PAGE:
Among Western intellectuals, however--there are, of course, exceptions, but not many--God has been dead for at least two centuries, or pushed so far from mankind and its concerns that he has vanished into vacuity. It took some time for the consequences of this disappearance to become evident. Here are a few. If God is dead, he can never, by definition, have been alive. To console ourselves in a universe without meaning, we invented him and all the stories about him, including the story that he sent his Son as a man to rescue human life from the consequences of disobedience to him. There is no connexion between even the noblest of lives, the best and most beautiful human achievements and any transcendent reality, because there is no transcendent reality. All self-sacrifice, unless helpful to other people in a measurable utilitarian sense, becomes pointless: the countless victims of tyranny who in the twentieth century died anonymous deaths because they would not yield to lies imposed on them by force would have done better to save their skins, since their skins were all they had. With the disappearance of God, the soul, what there is in us that the grace of God may touch, must also disappear. So must our confidence in the kind of truth that is for all of us closest to home, the truth in which we trust when we are entirely alone with our conscience, and the truth of our own lives, the story that each of us is, from birth to death, fitful in our own memory, unreliably judged by ourselves, largely unknown to anyone else. For to believe in the reality of one's own story--or the reality of the story of the human race as whole and true and as containing much evil and ugliness as well as much goodness and beauty, and to know both that one does not know more than patches and parts of it and that the final judgement of it is not one's own, is to believe in God. Czeslaw Milosz asks in a poem: "Where is the truth of unremembered things?" [11] The root meaning of aletheia, the Greek word for "truth", is "the unforgotten", or, as Balthasar put it in his most philosophical work, "Truth is the unconcealment of being, while ... the someone to whom being is unconcealed is God."[12] Without belief in God, without belief that the truth is real, is in him, all our attempts to "tell the truth" become no more than stories told for human purposes--to persuade, to comfort. to stake claims, to build power--but none of them means anything, or, more accurately, means anything else. Behind the images and metaphors of paintings and poems, behind the patterns, broken and mended, of music and verse, behind the imagined characters of plays and novels, there is no mysterious depth of meaning, there is nothing. Yet a child of four knows what a lie is and knows what a story is and knows that they are not the same.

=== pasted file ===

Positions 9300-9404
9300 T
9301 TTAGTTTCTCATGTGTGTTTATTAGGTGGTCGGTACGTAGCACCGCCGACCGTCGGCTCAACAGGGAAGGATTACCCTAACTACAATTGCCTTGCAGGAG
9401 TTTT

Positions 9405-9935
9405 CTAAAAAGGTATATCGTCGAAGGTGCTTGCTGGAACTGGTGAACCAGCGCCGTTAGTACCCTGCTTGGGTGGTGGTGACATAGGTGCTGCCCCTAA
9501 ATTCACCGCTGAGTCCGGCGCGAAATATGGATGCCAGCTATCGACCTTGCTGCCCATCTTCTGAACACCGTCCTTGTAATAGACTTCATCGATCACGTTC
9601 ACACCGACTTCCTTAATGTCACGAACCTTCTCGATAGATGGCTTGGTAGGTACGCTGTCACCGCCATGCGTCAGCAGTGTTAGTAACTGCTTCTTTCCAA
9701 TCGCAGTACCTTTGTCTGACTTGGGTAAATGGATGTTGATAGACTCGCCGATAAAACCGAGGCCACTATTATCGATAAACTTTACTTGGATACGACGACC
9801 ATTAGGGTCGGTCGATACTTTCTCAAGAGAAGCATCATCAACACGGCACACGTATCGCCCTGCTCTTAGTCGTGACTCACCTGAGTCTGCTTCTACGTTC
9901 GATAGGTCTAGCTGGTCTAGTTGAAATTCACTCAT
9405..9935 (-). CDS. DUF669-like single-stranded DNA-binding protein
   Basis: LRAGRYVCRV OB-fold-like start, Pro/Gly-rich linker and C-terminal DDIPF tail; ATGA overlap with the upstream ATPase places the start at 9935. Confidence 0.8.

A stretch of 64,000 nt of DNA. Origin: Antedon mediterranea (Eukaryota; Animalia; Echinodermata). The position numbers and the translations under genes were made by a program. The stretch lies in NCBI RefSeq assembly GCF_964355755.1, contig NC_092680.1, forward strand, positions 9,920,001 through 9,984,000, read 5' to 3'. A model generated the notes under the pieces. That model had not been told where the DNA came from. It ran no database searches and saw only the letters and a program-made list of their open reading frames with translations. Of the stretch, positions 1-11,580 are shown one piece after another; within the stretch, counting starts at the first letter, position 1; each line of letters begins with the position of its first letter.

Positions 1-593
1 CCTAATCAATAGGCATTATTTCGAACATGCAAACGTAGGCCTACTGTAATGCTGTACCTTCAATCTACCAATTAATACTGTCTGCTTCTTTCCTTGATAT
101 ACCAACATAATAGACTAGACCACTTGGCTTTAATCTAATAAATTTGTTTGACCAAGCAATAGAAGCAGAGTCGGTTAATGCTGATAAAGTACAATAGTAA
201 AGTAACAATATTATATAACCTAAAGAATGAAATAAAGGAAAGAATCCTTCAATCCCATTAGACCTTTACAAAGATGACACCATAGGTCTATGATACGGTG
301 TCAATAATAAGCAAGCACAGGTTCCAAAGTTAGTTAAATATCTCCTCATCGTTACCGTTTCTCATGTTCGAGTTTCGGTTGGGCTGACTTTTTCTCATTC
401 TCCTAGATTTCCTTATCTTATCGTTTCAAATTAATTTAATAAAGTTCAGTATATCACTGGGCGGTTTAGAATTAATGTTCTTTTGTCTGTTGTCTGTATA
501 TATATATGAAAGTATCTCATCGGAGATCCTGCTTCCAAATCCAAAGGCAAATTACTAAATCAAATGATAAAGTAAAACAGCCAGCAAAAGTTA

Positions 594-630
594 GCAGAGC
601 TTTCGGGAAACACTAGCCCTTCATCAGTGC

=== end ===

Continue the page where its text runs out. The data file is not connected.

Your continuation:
In the second half of the nineteenth century, which was late in the day, Nietzsche understood with clarity, and with a charged mixture of exhilaration and terror, the inevitable consequences of the death of God. For him, as he wrote more and more feverishly before the final loss of his mind in 1889, the solitary existence, unanchored in any meaning guaranteed by transcendence, of the individual in a world of savage competition where the only motive is the will to power, was both to be celebrated as liberation from the delusions of the past and to be greatly feared. He saw that, in the jungle of every man for himself, "human, all-too-human" notions of goodness and beauty have nothing to do with truth and that the pretence that, in the absence of God, they have a connexion either with each other or with truth is intellectually incoherent. In a desperate note, he wrote: "For a philosopher to say, 'the good and the beautiful are one' is infamy; if he goes on to add, 'also the true', one ought to thrash him. Truth is ugly." To save something he loved from the wreckage of the past, he added, "We possess art lest we perish of the truth." [13] Art, in his view, was the enlivening expression of joy in the face of despair. This expression gives pleasure; that is to say, it is aesthetic. But the aesthetic is now necessarily severed both from the ethical and from the ugly and frightening truth.
The greatest suspicion of a "truth" should arise when feelings of pleasure enter the discussion of the question "What is true?" The proof of "pleasure" is a proof of "pleasure"-nothing else: how in all the world could it be established that true judgements should give greater delight than false ones? [14]
The answer to this question, as Nietzsche knew well, is "only in God". Meanwhile, what we have made, fabricated or invented may give us pleasure, but all of it is no more than the result of human ingenuity, of the games we play in the dark:
All the beauty and sublimity we have lent to both real and imaginary things, I claim on man's behalf as his property and manufacture. This is his finest apologia. For man is a poet, a thinker, a god, love, power! 0 the kingly generosity by which he has endowed all things, so that he himself feels poor and wretched! This was hitherto his greatest self-forgetfulness: he wondered and worshipped, concealing from himself the fact that he had created the very object of his wonder. [15]